Thursday, 18 October 2012

Absolutely Kippered

We brought back a souvenir from our trip to Northumberland - kippers. 

Kippers are salted and smoked herrings, and were very popular in Victorian and Edwardian times, particularly as a breakfast dish.  The modern kipper was invented in Northumberland, and we bought ours from Swallowfish in Seahouses, who have been in business since 1843.  With no additives, preservatives or colourings, these are about as authentic as you can get.

There is a lot to be said for kippers.  They are high in omega 3, cheap and sustainable.  So why have they fallen so far out of fashion?

Kippers Benedict
My first experiment was a Nigel Slater recipe "Kippers Benedict", where the kippers are teamed with hollandaise sauce.  What isn't delicious with  butter sauce after all?

My first task was to cook the kipper which was very simple.  Just put in hot water for 5 - 10 minutes.  The next step was boning the fish, which was a royal pain in the ass.  I'm no expert in fish anatomy, but even when I did manage to lift off a fillet, this was full of tiny hair-like bones running right through the flesh.  While the answer is maybe to 'man up' and just eat the bones, it was my lunch and I didn't want to. I actually gave up half way through and made Mr G do the rest.  He didn't fare any better, which was relieving and disheartening in equal measures. After all that palaver I didn't feel bad about cheating on the hollandaise front and using a shop bought sauce.

The taste test - I was pleasantly surprised by the flavour, being not as strongly salty or 'fishy' as I'd feared.  While it did vary a little with the edges of the fish tasting stronger, much of the flesh was plump, moist and quite mildly flavoured.  While I'd expect sharp flavours like vinegar or citrus to complement an oily fish, the creaminess was actually a nice balance to the salt.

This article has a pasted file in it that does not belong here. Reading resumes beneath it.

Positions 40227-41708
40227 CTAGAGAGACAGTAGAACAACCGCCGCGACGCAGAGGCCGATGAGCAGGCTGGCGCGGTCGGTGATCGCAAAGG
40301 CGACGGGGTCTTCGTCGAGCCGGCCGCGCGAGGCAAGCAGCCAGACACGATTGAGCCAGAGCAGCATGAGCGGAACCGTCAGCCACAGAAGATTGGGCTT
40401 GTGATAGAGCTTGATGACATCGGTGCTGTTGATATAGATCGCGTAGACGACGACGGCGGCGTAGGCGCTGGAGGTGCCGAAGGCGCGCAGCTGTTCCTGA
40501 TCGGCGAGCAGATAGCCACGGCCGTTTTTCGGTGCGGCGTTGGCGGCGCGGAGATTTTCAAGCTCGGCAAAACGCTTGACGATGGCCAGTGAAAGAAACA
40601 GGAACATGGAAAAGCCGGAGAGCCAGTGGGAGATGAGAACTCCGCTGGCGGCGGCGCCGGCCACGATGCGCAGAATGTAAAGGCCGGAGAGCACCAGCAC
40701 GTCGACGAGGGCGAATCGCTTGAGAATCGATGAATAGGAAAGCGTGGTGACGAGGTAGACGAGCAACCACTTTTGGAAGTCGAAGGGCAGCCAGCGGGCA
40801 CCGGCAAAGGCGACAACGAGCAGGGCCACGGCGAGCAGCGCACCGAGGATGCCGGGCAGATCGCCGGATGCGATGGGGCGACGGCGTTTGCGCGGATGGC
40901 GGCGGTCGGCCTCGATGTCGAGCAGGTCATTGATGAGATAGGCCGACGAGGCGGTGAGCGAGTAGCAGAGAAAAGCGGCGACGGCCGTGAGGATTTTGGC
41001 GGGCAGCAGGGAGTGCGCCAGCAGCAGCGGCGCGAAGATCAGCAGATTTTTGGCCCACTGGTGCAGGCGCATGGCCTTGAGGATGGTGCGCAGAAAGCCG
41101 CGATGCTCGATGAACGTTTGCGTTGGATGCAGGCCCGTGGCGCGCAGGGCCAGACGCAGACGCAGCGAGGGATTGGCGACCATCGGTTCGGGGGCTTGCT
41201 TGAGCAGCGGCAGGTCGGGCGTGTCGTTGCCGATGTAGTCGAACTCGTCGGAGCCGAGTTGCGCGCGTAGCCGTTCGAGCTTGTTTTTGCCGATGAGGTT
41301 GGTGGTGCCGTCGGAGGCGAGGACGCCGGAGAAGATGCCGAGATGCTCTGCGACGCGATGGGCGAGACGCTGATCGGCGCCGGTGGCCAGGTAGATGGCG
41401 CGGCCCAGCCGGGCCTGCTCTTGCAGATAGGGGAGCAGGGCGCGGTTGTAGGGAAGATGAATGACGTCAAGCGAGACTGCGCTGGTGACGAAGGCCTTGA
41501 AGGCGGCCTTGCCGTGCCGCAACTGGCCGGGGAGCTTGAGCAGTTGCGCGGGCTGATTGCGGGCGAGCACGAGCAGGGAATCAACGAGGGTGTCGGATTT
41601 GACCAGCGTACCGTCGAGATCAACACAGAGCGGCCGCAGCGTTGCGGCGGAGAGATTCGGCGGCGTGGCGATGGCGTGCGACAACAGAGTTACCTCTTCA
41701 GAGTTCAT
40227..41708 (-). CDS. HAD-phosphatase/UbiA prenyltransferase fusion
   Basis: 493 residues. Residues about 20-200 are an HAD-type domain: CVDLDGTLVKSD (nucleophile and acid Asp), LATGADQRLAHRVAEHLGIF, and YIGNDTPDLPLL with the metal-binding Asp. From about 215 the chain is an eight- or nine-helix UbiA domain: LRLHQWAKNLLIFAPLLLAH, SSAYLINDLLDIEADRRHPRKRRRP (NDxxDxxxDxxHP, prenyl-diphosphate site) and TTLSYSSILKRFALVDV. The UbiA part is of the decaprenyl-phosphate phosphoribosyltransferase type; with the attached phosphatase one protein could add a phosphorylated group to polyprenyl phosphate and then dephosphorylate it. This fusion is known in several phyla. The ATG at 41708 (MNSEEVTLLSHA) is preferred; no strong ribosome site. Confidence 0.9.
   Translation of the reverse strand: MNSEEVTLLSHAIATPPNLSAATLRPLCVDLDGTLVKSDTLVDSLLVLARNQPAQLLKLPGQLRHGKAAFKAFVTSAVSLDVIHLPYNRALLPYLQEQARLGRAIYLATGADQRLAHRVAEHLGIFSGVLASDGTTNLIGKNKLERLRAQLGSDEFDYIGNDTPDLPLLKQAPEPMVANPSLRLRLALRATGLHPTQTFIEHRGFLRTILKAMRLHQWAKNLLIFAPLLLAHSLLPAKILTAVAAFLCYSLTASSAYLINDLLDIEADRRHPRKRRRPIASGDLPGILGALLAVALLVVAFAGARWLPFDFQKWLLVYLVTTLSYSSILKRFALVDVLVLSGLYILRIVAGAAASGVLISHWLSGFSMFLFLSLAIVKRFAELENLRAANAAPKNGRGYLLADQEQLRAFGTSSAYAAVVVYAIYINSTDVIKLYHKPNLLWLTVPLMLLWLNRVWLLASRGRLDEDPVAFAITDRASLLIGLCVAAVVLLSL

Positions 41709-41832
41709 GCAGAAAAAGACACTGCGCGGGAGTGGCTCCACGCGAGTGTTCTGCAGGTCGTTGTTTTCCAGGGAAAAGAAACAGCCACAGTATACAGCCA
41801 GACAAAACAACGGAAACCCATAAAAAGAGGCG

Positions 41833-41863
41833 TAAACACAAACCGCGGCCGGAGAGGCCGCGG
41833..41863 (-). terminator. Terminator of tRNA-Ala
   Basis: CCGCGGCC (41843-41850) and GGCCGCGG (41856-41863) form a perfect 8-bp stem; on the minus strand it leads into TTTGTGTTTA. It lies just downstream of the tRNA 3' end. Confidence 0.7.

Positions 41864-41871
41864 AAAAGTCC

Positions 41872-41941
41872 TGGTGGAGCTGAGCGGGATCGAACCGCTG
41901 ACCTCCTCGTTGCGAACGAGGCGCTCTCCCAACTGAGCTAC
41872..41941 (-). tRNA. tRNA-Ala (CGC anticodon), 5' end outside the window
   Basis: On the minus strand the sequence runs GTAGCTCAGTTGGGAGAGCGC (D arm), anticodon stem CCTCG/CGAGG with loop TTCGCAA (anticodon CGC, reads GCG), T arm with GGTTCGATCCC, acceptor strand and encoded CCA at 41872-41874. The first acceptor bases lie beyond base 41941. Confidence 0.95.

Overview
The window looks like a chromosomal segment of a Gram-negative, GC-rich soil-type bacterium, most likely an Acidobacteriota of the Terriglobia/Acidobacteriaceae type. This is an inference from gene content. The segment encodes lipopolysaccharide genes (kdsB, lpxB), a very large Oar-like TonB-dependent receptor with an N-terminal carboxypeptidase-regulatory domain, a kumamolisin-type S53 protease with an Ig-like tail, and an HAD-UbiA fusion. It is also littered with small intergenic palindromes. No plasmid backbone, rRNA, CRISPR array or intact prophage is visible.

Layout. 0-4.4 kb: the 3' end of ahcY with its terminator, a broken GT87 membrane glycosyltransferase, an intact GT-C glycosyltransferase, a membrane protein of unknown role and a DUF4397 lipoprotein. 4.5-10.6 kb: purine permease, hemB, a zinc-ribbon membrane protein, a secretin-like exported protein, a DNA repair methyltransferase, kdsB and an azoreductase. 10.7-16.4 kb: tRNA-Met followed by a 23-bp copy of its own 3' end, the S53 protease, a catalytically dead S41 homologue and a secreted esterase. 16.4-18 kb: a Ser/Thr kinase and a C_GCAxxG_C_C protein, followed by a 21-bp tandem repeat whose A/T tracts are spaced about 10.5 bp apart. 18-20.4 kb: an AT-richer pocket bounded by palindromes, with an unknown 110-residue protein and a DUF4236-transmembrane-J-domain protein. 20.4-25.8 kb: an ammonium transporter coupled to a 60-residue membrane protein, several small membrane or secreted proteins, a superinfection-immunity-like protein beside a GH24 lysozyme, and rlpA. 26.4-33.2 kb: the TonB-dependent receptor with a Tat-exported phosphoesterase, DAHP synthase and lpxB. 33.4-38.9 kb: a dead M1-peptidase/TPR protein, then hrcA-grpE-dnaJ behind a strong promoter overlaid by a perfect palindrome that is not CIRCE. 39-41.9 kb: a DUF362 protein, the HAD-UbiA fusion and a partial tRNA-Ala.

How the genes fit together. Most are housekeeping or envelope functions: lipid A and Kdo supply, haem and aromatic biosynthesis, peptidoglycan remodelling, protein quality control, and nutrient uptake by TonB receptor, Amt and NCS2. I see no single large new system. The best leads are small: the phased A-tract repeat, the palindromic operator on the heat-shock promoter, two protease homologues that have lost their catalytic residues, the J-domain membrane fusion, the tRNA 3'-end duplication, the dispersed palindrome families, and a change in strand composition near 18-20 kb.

With both me and the house already smelling of fish, and another kipper still to go, I kept up the kipper odyssey.  
Eliza Acton's recipe is a little different from the one we'd recognise today, being more of an omelette.  It includes cold rice, cold fish and cayenne, but the eggs are beaten and mixed in, with the dish then cooked until set.  Mrs Beeton's later recipe again contains the same basic ingredients, but the eggs are boiled this time.

My recipe:
1 kipper, cooked and bones removed
1/2 an onion, chopped
Curry powder (1 tbsp)
1 cup rice
1 cup peas
2 hard boiled eggs to garnish

I fried the onion in a little oil together with the curry powder for few minutes.  I then added the rice and 2 cups water and simmered until the liquid was nearly all absorbed.  I added the peas for the last 2 minutes of cooking.  I peeled and quartered the hard boiled eggs to garnish.  You could use the cooking liquid from the fish instead of plain water, but I wanted to dial down the fish flavour.

The taste test - This turned out to be a very good dish.  There was a nice ratio of rice to fish and the curry powder provided a good balance to the strength of flavour from the kippers.


Overall, I'd be surprised if kippers do manage to stage a strong come back.  For all their positives, there an embodiment of why people don't like fish - full of bones and too 'fishy' tasting.  The smell and taste really did linger.  Hours later despite repeated washing my hands still smelt like a fish wife's.  I ate a chocolate biscuit after lunch, and this too ended up tasting of fish.  That definately got the thumbs down on the taste test!

1 comment:

  1. I have heard that rubbing your hands on stainless steel can remove the fishy smell from them.

    Also, I thought you might like to see this web page, that has some historical recipes (including from WWII):